MediaToday
Interview | Wednesday, 19 August 2009

The future of welfare: challenging or plain scary?

Charlot Zahra speaks to economist Joseph F.X. Zahra, the lead author of a Today Public Policy Institute report on the sustainability of the welfare system launched a few weeks ago

What led the TPPI to publish a report on the sustainability of the welfare system at this point in time?
The think-tank has always focused on topics which are of special relevance to the economic and social situation the country is at this particular point in time.
The purpose of the reports most of the time is not to find conclusive recommendations on the way forward but more to open a discussion and debate on the points that are being tackled.
The topic of social services and the sustainability of the social security system has been an issue on the country’s agenda for a number of years. We felt the need of reigniting a debate on this matter at a point in time where we are getting closer to a system that will no longer remain sustainable.

In a detailed report on the sustainability of the current system, the institute warns that if the status quo is not revised with a view to improving sustainability, “the system (will) most likely collapse under its own weight.” Why?
We do have a very expensive social system in today’s world and when one looks at the viewpoint of both equity and efficiency, the system leaves much to be desired.
We really do have an ageing population with special needs and one would need to deal with the necessary security and insurance for people to live in a decent manner in their old age.
We also have a lower population growth; where less people would be able to carry the burden of the system.
What we’re seeing is these two factors, as well as the need to adjourn the social security system in a manner that will better reflect the social situation of the country in a modern manner.
There is the need for a radical change in the way we develop the system; in the way we manage the system; and in the way we finance the system to ensure that social welfare remains sustainable.

What concrete suggestions does the report make to improve the sustainability of the welfare system in Malta?
There is no magic wand to solve the deficiencies of the system today. With this report, our intention is to be able to come up with a value set as well as some practical advice on how to reform the system.
I would like to start with a very important value point at this point. A number of other countries which have not so far reformed their welfare systems, rely on a structure with which citizens become dependent on government welfare, and, more dangerously, start aspiring to fit into that system.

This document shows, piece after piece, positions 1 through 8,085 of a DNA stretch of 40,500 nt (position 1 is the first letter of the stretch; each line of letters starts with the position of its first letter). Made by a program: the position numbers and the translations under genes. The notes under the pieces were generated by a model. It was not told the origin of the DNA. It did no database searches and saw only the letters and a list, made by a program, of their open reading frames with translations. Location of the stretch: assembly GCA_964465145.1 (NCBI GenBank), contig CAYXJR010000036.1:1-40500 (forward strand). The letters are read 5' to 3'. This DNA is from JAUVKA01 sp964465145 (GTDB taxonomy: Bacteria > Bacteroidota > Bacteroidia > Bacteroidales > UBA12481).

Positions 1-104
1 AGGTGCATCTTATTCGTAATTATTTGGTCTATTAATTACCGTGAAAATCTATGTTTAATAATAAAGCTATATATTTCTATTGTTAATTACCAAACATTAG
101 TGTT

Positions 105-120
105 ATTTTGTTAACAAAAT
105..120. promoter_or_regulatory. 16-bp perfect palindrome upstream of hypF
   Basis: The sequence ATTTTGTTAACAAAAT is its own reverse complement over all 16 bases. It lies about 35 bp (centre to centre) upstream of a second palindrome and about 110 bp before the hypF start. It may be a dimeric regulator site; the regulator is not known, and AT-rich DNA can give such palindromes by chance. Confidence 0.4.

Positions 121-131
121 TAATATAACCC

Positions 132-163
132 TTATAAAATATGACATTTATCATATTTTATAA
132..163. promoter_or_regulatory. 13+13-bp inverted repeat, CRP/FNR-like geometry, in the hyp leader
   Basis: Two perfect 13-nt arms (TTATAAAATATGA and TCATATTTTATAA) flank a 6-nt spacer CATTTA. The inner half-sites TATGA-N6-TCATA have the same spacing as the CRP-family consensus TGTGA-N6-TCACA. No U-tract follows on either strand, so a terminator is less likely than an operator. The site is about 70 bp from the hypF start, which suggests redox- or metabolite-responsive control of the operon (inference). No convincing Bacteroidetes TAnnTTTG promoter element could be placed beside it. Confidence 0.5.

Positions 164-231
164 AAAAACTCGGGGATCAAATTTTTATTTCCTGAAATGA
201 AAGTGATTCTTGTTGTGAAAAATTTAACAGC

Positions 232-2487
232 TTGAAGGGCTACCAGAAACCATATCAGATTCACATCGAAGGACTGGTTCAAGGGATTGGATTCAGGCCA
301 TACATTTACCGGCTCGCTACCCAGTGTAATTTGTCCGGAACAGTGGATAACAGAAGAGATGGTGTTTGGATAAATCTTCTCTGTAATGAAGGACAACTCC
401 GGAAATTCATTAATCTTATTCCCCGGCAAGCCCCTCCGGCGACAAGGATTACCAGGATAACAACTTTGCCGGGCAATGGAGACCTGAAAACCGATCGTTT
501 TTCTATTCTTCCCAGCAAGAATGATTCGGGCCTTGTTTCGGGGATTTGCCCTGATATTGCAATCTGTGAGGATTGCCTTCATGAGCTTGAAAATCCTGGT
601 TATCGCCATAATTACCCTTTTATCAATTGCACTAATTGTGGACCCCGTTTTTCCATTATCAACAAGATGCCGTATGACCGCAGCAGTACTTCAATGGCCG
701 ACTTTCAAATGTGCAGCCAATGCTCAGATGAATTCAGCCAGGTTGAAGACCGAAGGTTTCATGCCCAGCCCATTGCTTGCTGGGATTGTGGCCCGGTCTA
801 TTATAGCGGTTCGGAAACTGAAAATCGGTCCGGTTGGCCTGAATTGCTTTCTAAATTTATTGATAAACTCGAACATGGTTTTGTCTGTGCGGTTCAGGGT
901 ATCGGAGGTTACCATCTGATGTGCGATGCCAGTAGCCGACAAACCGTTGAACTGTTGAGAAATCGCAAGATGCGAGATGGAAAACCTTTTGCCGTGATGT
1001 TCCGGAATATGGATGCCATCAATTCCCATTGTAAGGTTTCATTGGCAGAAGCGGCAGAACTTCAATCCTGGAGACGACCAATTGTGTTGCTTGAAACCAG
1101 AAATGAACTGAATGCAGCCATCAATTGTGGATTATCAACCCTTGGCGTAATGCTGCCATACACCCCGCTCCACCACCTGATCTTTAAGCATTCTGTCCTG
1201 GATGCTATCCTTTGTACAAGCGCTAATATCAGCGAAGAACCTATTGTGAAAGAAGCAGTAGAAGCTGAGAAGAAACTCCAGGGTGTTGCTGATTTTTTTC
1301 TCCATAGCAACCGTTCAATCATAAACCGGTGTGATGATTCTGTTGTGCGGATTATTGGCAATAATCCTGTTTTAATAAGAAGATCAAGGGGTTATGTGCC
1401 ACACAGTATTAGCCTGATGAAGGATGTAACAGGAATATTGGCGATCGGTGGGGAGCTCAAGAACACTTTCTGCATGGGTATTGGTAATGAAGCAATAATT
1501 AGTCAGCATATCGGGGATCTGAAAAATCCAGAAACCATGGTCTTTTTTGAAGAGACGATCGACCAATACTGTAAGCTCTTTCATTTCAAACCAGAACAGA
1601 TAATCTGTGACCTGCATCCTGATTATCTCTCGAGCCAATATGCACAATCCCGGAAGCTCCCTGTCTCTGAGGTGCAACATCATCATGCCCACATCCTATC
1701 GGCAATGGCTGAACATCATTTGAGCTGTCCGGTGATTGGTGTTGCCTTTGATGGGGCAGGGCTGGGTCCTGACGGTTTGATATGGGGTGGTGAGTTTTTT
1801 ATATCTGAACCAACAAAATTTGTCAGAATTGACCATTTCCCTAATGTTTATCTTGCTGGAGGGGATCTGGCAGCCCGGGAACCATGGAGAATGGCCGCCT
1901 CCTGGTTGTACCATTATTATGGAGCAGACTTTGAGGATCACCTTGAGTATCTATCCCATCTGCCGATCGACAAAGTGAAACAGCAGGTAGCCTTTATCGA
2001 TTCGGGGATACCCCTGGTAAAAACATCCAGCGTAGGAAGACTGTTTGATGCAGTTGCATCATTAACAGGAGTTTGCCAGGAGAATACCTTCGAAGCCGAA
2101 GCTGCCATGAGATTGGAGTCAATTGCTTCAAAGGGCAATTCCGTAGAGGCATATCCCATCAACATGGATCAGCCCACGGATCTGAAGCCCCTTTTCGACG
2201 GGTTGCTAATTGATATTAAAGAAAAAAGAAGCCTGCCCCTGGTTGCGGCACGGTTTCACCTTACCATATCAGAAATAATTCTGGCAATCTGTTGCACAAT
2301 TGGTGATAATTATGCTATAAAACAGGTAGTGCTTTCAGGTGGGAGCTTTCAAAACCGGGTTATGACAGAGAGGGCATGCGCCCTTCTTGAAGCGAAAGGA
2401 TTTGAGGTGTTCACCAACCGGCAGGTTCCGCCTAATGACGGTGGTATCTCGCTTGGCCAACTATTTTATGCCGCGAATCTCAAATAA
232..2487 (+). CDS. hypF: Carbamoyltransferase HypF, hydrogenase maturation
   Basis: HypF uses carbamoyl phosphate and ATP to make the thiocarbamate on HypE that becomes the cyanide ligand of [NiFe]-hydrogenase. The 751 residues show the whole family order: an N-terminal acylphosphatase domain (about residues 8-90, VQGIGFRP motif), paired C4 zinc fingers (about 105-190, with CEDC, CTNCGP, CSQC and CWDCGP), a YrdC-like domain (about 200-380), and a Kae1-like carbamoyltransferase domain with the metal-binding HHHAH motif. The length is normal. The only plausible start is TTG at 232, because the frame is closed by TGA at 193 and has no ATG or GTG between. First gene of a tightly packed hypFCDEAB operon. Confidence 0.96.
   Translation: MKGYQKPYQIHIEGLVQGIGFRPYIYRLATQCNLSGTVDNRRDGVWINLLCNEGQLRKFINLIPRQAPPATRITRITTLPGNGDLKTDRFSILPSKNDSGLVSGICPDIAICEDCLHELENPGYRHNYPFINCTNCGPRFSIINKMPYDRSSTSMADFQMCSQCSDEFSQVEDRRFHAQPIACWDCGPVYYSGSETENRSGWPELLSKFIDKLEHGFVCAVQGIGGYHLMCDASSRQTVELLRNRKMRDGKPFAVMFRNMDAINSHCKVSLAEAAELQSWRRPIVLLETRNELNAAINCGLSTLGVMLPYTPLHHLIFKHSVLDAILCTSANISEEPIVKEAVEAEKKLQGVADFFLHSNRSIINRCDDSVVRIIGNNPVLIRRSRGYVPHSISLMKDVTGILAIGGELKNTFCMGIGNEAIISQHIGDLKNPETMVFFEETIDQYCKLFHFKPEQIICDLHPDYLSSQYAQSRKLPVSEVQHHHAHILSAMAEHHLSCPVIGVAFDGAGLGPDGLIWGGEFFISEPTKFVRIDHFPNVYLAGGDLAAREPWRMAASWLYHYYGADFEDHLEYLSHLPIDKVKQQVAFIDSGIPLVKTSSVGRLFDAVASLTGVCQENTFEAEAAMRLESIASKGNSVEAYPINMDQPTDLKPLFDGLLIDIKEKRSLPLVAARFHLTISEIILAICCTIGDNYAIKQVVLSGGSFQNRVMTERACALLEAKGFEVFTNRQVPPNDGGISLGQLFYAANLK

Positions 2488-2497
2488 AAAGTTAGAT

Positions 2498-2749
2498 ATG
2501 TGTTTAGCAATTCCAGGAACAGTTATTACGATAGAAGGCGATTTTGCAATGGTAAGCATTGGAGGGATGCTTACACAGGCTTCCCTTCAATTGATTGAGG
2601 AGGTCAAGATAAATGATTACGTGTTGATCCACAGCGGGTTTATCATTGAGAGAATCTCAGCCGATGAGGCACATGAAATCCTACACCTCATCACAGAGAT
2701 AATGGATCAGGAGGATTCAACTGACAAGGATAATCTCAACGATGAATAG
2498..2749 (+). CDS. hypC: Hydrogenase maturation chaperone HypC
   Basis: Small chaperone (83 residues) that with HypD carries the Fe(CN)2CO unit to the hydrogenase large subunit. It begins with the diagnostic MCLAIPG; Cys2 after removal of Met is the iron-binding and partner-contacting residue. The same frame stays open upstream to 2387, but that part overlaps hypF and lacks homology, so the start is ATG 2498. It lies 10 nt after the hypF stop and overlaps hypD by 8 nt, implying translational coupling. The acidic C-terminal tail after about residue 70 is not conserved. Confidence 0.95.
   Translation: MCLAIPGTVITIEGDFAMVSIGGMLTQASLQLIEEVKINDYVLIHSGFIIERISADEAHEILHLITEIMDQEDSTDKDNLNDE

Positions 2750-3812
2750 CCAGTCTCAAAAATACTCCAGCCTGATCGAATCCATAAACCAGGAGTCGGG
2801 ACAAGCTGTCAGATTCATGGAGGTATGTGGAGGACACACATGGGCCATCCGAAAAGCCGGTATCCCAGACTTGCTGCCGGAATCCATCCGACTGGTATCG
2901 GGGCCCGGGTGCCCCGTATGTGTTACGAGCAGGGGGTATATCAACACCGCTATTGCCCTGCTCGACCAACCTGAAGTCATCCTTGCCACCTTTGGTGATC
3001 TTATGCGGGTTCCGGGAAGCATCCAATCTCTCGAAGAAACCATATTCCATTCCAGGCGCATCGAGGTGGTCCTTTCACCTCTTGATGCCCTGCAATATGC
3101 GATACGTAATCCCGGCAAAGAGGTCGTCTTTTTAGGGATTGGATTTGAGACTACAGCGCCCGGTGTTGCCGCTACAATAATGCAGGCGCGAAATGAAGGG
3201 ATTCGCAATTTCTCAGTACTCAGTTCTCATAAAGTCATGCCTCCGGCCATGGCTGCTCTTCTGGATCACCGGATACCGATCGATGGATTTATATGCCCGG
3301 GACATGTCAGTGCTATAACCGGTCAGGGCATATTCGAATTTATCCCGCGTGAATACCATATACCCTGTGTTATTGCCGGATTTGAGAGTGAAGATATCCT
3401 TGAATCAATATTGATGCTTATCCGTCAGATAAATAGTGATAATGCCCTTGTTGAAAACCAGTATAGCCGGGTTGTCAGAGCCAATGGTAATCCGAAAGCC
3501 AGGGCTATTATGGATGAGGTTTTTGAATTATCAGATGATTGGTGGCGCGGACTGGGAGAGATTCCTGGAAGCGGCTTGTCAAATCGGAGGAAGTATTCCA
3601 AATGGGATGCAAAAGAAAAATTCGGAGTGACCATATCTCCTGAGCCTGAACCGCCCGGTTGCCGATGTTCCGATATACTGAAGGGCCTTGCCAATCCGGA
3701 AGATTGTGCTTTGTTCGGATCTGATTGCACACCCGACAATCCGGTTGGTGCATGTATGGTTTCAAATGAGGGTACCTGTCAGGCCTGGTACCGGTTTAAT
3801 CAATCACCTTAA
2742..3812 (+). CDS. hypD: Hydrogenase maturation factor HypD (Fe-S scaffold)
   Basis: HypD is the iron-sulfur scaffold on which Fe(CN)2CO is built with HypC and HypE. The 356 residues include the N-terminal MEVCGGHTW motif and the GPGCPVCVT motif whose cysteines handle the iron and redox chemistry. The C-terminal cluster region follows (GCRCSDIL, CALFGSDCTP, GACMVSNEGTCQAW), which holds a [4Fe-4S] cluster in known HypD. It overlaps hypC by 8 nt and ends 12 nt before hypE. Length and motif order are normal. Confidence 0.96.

Rather than looking for alternative ways on how one can retire, and choose to go for private schemes as against government-supported ones, we have a situation where people all across the income brackets become psychologically dependent on the welfare system.
What we are saying here is that insurance is there for people who cannot afford using health care, or education.
Rather than a safety net, we need a trampoline for persons losing their jobs or facing family difficulties in particular moments. This way, they can be assured that they can get support if they need it, but in a manner that they will not remain dependent on it. The social security system itself would help them jump out of the trampoline to become self-dependent again.
A comment which I made in the report is that the new system is based on the concept of self-determinism – rather than having the state determining one’s choice.
But to be able to do this, we also have to ensure that there is a proper regulator that designs a means-testing system where individuals, couples or households are tested in a continuous manner.
Difficulties we may be facing today are different from those that we may have faced ten, fifteen or twenty years ago.

So where does one draw the line?
The line needs to be drawn by coming up with what is considered the poverty level within Europe. One needs to make a proper assessment of who falls beyond the point of affordability.
People need to be pulled out from the poverty line with a means-testing system whose criteria are determined by means of a national survey to decide on the point of affordability: affordability of schooling, affordability of having children moving through higher education or tertiary education, the point at which people would afford to pay for their own health services.
We also have to encourage the uptake of private health insurance and this can be done through income tax incentives.
We also have to ensure that whatever is provided for free is truly provided to individuals who cannot afford it.

Apart from efficiency and sustainability issues, TPPI also questions whether the social services themselves are meeting the demands and requirements of today’s Malta. Could you elaborate more in this respect?